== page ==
How to Easily Overcome Setbacks

Posted on: May 30th, 2017 in guide, Mindset by Pat Mesiti | No Comments

What sort of setbacks have you faced in life? Have you been let down by friends or business partners? Cheated out of an inheritance? Betrayed by your spouse? Perhaps you were recently bypassed for a promotion at work and the boss went with someone less able and talented than you, but that someone invested a great deal of time ingratiating them-self to the boss! Setbacks are painful. They tend to knock us right off our feet. If you’ve followed my career, you’ll know that I have lots of first-hand experience at dealing with setbacks and I’d like to share my insights with you. I want to help you deal with your setbacks, and also set you on a course for success.

I read an excellent article in Psychology Today, which described setbacks as ‘psychological injuries’. Why? – because failure distorts our perceptions of ourselves in three ways. First we feel less capable or competent of achieving our goals in the future. Two, failure can make our goals or dreams seem more impossible, and three, failure makes us feel like we cannot control our lives.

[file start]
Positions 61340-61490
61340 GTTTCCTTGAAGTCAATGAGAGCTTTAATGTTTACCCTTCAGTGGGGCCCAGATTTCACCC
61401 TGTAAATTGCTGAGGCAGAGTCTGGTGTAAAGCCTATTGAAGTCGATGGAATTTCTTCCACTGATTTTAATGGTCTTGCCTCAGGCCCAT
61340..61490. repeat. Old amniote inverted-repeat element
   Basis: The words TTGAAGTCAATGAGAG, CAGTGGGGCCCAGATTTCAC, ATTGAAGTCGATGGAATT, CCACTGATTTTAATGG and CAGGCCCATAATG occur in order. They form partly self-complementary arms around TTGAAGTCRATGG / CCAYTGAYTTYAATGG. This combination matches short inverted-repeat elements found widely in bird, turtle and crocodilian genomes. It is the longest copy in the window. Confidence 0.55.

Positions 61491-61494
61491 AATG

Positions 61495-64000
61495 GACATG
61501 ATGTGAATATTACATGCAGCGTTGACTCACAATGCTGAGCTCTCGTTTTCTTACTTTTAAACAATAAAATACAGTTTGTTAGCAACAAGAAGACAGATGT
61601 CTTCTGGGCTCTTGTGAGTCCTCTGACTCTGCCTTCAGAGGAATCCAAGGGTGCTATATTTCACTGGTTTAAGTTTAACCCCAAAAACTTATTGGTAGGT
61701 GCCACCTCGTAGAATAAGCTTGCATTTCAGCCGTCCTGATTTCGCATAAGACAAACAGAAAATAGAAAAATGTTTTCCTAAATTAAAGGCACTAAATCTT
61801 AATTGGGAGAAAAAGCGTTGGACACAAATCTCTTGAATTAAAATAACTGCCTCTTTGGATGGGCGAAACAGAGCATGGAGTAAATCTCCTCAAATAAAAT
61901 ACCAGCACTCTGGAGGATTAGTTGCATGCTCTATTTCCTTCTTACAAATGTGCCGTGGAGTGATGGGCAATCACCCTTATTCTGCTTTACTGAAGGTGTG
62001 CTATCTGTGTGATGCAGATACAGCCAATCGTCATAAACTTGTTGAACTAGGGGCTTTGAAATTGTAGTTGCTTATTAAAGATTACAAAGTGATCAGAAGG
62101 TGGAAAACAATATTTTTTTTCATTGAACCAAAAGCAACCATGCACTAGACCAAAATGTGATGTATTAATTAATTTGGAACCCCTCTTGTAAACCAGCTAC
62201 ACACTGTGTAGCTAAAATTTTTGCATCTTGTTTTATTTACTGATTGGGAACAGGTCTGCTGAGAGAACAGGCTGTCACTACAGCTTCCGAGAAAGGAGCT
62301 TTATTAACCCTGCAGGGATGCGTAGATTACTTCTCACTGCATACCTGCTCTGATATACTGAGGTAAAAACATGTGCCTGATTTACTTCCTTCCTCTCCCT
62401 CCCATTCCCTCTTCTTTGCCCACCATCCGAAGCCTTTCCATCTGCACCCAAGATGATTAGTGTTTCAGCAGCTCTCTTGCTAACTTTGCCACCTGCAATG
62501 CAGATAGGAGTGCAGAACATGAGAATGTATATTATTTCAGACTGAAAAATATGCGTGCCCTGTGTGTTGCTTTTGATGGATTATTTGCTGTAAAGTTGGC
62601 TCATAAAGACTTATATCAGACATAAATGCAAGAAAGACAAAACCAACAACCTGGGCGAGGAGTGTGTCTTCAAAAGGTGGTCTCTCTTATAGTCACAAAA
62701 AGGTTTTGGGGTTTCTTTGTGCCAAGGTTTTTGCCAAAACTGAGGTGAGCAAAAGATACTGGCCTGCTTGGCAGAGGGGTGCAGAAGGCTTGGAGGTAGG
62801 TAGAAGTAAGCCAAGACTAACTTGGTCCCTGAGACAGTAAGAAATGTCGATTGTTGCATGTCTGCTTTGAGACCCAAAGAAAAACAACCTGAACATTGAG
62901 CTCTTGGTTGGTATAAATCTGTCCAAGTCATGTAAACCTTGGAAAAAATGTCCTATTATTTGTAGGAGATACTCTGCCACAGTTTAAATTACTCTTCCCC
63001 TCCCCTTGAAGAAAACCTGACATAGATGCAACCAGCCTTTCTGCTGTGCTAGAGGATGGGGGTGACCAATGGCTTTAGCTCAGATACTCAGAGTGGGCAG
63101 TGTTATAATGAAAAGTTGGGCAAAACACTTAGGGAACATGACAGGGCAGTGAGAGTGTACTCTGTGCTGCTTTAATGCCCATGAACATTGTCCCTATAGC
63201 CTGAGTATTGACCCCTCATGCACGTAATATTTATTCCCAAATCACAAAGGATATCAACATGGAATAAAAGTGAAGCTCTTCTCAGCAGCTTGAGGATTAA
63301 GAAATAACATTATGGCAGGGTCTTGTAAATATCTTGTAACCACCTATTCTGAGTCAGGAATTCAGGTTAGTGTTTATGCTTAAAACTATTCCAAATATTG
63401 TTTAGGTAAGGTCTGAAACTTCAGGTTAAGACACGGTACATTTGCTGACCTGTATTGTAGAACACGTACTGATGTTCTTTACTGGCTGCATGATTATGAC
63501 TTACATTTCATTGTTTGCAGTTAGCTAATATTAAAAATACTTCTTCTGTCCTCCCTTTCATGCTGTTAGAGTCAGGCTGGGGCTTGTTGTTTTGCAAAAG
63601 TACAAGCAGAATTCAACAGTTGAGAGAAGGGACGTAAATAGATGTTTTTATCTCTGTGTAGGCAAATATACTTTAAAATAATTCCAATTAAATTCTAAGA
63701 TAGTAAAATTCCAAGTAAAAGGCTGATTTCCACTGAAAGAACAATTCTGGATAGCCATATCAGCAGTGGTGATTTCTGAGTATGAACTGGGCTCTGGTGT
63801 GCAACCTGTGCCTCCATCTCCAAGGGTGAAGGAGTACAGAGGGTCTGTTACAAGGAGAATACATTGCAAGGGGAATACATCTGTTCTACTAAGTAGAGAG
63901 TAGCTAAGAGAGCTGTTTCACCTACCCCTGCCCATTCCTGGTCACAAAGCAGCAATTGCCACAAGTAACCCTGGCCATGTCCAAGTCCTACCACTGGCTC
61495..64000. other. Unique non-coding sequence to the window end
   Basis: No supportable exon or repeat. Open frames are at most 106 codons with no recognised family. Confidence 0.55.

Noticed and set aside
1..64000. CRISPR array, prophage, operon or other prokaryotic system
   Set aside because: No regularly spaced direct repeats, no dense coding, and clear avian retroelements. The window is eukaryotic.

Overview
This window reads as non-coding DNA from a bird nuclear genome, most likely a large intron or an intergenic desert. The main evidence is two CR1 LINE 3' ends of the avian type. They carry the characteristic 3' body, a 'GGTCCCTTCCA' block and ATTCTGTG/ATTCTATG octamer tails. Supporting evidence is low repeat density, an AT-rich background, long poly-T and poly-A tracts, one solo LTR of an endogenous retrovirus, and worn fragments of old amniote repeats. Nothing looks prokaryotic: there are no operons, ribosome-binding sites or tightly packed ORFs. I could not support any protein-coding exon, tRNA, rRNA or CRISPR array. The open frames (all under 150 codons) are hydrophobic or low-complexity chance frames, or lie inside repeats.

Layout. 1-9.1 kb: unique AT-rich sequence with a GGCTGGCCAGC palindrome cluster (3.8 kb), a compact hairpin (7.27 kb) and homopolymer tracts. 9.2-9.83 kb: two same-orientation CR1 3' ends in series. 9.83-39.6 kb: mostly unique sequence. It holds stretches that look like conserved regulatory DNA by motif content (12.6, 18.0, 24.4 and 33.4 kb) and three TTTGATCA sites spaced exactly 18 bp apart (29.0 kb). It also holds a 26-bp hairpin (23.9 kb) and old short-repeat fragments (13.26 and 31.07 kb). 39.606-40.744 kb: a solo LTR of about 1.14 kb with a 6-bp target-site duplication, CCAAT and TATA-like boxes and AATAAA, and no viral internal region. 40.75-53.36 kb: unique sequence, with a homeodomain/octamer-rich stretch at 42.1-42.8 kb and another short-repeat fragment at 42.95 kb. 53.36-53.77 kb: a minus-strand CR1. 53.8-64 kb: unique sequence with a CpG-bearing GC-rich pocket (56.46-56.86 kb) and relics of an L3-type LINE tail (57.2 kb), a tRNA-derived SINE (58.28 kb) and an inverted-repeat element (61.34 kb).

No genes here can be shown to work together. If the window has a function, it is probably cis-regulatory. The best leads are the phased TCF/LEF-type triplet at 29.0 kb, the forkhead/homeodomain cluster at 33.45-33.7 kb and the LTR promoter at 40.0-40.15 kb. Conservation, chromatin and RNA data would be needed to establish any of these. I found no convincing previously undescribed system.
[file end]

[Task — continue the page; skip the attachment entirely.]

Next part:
We all know failures are demoralizing, but I’d never realised that they are a form of ‘psychological injury’, in that they distort our perceptions—and thus set us up to fail again. According to Psychology Today there are three ways in which this happens:

1. Failure distorts our perceptions of our abilities so that we feel less up to a task or less capable of reaching a goal – even if we are perfectly capable!

2. Failure also distorts our perception of the goal so that it seems more difficult and further out of reach.

3. Failure makes us believe that whether we succeed or not is out of our control.

Be Kind to Yourself

According to the article’s author, Dr Guy Winch, if you’ve suffered a setback it helps if you acknowledge that you have suffered a real injury. You need to be kind to yourself and give yourself space to grieve and heal. Take time out to acknowledge your disappointment. Talk to friends and family. Do not apportion blame or lash out at others. Under no circumstances should you write vengeful emails or letters. Accept that you are injured and care for yourself first.

Acknowledge Setbacks as Part of Life